Photographers' Blog

Pussy Riot’s activist beginnings

By Tom Peter

When the Khamovnichesky court announces on Friday the verdict in the case against the punk band Pussy Riot that is accused of hooliganism in Moscow’s main church, the world will witness how the Russian authorities respond to an artist’s smack in the face.

Many admire the braveness of Yekaterina Samutsevich, Nadezhda Tolokonnikova, and Maria Alyokhina, others object to the form and the choice of location for their shock performance. But make no mistake; the impact of the “Punk Prayer” on public opinion was not the chance result of a post-adolescent prank. At least two of the three defendants have emerged from a scene of young conceptual artists that have been engaged in political activism for years. They knew exactly where to hit so that it hurt most.

SLIDESHOW: THE EARLY YEARS OF PUSSY RIOT

I met Nadezhda and her husband Pyotr Verzilov in 2007 after they co-founded the art group Voina that gained international fame with a number of spectacular stunts in Moscow and St. Petersburg. Yekaterina joined the group a little later. I never met Maria Alyokhina during my time in Russia.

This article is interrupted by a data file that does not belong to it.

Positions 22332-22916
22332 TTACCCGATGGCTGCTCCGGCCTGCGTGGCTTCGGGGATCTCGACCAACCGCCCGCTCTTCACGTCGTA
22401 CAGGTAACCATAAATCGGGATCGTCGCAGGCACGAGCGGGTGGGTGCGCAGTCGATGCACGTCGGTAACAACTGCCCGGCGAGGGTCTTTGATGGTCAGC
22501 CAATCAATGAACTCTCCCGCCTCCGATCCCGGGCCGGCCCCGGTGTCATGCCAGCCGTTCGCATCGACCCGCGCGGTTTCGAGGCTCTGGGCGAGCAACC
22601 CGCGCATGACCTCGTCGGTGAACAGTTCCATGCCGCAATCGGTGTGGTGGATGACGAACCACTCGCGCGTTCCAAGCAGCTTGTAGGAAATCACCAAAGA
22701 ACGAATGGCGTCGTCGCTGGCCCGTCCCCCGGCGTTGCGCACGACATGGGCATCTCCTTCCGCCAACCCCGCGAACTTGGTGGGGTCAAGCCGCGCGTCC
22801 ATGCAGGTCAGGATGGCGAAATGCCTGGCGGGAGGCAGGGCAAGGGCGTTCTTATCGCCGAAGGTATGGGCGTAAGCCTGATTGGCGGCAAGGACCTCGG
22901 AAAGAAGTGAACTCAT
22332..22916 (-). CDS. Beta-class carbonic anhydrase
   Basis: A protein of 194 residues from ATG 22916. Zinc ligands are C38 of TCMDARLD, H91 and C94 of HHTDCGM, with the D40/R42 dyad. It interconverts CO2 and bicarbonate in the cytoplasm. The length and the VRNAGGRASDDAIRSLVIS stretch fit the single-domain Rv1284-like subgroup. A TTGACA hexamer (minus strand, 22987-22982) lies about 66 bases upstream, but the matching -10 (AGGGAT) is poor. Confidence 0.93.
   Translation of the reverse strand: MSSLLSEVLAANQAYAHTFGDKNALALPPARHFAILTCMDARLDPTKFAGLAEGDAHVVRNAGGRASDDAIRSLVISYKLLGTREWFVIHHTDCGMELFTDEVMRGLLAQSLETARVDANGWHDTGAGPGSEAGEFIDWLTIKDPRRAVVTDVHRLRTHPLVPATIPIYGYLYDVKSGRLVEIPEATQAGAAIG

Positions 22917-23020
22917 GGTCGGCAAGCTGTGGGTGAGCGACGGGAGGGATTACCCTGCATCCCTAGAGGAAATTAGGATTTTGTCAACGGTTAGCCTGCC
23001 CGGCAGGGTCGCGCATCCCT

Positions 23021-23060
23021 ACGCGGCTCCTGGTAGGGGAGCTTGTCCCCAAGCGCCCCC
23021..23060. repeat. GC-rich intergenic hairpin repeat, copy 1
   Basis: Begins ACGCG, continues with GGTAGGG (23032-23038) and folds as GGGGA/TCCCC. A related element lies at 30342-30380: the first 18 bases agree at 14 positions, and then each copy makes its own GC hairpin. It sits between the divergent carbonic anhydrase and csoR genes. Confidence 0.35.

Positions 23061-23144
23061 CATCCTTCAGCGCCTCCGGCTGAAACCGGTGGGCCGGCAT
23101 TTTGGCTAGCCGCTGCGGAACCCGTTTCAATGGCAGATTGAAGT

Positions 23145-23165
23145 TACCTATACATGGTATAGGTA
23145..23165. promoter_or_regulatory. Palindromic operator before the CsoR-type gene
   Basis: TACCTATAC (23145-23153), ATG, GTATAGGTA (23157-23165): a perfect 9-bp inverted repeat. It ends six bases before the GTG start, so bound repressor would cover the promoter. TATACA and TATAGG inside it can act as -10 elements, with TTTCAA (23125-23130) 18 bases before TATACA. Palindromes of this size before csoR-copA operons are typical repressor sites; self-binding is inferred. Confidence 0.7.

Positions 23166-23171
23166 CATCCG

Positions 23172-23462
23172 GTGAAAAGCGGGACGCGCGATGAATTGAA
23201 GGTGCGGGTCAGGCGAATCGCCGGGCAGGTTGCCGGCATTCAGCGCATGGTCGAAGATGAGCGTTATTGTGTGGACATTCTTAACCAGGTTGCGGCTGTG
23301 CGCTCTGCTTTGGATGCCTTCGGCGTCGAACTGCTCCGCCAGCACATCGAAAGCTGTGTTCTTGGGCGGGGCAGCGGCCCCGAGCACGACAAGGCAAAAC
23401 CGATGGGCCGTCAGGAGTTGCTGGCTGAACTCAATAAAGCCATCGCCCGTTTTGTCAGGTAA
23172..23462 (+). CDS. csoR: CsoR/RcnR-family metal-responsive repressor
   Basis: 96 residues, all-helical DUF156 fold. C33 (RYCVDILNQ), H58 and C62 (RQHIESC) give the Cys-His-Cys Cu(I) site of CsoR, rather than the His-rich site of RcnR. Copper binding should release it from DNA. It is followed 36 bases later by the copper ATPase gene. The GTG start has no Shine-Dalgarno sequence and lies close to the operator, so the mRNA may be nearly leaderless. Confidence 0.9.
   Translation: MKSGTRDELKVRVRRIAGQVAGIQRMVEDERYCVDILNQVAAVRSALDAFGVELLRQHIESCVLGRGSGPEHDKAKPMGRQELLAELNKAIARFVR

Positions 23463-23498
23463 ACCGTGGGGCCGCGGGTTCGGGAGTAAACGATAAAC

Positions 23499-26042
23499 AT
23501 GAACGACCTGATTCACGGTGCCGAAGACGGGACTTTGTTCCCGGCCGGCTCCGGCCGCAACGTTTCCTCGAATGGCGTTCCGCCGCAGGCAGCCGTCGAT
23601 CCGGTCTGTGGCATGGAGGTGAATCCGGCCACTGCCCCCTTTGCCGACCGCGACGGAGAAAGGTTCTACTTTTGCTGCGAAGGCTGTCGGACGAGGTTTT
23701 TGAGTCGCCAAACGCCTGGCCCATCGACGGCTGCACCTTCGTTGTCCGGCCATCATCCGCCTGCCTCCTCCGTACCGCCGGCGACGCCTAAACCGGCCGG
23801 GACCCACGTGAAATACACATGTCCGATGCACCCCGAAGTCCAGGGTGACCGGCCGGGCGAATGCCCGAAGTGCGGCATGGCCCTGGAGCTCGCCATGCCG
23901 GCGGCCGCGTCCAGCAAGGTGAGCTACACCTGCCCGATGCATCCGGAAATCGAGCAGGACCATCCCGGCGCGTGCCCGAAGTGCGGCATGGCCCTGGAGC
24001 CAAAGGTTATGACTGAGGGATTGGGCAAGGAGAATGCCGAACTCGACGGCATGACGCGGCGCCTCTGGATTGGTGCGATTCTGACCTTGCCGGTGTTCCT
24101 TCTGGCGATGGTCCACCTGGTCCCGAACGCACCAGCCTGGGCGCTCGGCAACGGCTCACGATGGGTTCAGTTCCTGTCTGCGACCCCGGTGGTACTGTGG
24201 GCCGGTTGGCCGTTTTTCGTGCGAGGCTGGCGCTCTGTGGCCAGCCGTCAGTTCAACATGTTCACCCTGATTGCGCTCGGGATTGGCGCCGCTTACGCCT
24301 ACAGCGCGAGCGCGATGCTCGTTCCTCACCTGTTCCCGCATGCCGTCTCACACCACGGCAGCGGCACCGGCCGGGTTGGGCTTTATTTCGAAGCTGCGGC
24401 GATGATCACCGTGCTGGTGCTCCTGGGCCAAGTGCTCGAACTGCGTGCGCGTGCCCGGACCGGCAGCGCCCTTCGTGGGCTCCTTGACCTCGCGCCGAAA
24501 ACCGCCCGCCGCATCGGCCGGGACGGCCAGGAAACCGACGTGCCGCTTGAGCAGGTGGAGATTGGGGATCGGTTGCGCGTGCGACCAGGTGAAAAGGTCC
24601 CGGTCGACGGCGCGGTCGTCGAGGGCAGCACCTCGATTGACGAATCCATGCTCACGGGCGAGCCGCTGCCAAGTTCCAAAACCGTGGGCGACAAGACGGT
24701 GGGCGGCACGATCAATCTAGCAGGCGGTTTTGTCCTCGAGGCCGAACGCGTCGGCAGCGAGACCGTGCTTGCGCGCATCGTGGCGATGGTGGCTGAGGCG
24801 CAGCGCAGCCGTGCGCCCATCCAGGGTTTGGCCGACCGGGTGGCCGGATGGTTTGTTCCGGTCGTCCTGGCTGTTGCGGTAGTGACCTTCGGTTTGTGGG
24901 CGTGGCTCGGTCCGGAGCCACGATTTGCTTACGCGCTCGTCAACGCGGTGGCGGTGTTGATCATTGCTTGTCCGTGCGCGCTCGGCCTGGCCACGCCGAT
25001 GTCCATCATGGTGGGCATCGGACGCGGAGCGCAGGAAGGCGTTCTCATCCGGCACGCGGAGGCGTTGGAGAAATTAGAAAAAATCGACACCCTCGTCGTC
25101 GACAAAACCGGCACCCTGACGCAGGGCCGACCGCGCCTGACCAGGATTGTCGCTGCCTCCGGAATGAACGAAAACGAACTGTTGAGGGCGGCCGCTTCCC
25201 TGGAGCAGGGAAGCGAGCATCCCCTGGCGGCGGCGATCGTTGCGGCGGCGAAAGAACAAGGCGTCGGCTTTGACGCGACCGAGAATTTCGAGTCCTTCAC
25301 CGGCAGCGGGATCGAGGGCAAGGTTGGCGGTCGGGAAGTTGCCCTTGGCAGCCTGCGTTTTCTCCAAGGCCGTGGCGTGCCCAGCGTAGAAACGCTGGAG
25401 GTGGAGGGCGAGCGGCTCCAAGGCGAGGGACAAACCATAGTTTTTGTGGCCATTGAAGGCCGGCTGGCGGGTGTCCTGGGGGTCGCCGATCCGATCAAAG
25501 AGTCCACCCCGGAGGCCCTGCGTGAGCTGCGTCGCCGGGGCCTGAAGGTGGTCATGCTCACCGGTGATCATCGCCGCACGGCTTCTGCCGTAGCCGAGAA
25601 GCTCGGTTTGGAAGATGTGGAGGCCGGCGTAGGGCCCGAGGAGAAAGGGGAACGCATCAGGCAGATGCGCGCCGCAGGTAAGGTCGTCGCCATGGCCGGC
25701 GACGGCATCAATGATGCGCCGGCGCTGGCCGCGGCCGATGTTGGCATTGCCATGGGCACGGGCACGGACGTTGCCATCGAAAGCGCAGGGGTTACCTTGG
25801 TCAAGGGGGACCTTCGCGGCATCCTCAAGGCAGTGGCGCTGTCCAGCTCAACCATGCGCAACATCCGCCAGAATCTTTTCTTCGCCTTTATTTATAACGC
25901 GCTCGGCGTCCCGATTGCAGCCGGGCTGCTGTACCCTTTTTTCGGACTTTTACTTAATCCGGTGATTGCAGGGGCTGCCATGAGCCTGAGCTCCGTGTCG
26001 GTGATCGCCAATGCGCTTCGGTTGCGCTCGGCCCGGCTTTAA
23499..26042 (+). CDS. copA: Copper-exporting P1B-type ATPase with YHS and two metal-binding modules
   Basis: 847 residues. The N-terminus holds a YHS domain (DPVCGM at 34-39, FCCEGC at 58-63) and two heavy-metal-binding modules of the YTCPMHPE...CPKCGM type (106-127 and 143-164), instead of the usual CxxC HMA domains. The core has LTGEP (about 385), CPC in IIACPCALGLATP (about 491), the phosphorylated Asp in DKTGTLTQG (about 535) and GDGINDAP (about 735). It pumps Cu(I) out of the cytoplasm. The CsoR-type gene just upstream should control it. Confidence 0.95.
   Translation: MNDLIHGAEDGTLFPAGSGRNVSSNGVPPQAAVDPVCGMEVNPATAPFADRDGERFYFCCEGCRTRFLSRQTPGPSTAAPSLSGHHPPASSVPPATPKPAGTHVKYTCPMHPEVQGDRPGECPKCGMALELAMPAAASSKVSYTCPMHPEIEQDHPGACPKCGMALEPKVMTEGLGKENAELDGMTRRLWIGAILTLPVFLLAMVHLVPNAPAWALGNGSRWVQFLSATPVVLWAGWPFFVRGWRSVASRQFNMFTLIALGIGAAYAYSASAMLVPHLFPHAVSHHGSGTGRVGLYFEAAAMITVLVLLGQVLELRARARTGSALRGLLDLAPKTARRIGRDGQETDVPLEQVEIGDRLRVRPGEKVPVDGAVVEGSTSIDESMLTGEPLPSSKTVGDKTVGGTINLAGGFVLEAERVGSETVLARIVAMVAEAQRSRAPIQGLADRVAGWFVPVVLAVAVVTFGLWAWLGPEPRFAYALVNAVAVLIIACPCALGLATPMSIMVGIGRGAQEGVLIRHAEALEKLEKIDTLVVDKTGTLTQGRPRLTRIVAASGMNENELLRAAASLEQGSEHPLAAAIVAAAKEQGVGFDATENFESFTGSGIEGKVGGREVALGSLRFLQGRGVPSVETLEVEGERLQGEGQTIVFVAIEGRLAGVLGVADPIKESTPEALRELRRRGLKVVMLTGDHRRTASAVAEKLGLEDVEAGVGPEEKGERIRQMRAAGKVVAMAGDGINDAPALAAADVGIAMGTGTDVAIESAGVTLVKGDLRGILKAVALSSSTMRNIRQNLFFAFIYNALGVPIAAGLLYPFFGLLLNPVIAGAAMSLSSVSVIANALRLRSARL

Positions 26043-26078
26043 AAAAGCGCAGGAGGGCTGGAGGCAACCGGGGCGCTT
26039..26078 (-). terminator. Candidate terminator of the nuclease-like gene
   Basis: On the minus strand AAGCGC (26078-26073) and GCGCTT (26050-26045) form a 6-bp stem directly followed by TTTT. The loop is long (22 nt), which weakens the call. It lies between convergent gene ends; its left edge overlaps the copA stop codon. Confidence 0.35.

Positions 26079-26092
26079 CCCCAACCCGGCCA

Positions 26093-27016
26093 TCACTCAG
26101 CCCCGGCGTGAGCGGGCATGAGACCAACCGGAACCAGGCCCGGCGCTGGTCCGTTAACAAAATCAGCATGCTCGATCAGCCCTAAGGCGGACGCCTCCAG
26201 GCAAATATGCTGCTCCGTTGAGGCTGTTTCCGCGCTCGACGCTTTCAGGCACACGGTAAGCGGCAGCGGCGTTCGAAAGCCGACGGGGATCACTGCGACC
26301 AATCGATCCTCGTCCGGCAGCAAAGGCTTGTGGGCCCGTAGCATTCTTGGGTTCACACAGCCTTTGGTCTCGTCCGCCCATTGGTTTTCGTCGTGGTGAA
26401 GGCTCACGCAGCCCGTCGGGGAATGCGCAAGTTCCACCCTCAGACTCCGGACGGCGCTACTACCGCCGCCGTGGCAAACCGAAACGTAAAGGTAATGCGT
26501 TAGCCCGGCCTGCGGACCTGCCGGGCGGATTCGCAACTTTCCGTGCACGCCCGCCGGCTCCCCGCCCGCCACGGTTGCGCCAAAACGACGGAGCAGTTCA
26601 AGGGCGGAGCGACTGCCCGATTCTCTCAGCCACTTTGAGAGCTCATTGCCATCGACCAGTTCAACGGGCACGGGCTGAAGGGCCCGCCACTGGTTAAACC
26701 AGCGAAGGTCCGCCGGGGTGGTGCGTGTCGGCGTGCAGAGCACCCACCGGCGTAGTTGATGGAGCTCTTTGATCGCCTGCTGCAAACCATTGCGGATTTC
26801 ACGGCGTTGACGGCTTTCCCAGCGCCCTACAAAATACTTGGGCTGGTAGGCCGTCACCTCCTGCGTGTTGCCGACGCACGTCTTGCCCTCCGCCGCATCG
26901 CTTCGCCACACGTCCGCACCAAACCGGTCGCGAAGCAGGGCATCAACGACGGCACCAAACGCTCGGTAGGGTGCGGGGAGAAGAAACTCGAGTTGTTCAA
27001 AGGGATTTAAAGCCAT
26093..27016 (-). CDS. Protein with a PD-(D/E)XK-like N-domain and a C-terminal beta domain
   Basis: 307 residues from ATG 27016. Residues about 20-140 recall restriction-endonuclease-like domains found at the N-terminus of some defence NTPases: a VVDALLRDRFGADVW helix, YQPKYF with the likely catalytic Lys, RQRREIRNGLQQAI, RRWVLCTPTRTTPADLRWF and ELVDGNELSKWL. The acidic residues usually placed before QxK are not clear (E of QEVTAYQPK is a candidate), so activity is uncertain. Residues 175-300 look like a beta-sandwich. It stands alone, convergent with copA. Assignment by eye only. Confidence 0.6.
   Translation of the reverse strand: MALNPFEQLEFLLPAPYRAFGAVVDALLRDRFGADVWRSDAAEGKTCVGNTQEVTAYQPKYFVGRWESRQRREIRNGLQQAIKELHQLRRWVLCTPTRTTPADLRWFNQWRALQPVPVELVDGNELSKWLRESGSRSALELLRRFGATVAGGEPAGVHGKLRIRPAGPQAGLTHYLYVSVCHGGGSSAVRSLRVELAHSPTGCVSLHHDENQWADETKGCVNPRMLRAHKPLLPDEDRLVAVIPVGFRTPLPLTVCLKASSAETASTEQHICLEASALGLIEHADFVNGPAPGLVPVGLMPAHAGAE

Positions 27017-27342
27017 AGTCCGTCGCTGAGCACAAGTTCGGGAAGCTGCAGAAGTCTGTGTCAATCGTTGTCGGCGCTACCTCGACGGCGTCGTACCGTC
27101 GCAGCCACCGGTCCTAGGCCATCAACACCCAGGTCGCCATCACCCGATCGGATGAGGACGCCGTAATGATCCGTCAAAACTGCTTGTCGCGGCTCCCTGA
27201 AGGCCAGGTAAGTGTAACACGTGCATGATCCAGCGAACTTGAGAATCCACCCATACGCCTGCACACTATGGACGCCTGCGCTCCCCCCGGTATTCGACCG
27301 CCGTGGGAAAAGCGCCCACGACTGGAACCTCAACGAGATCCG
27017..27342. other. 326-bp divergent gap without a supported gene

Voina emerged from a loose collective of young artists at a time when pre-financial crisis Russia was preoccupied with the little prosperity that the country’s booming natural resources sector bestowed on its growing middle class. Born into more or less privileged families, these young people shunned the career opportunities their university education could have afforded them in order to devote themselves to the artistic exposure of issues that their fellow countrymen preferred to leave hidden in plain sight.

In Russia’s predominantly conservative society homophobia is a common form of defending all things “natural”, corruption accepted as a given of daily life and feminism has to many, men and women alike, the appeal of bad breath.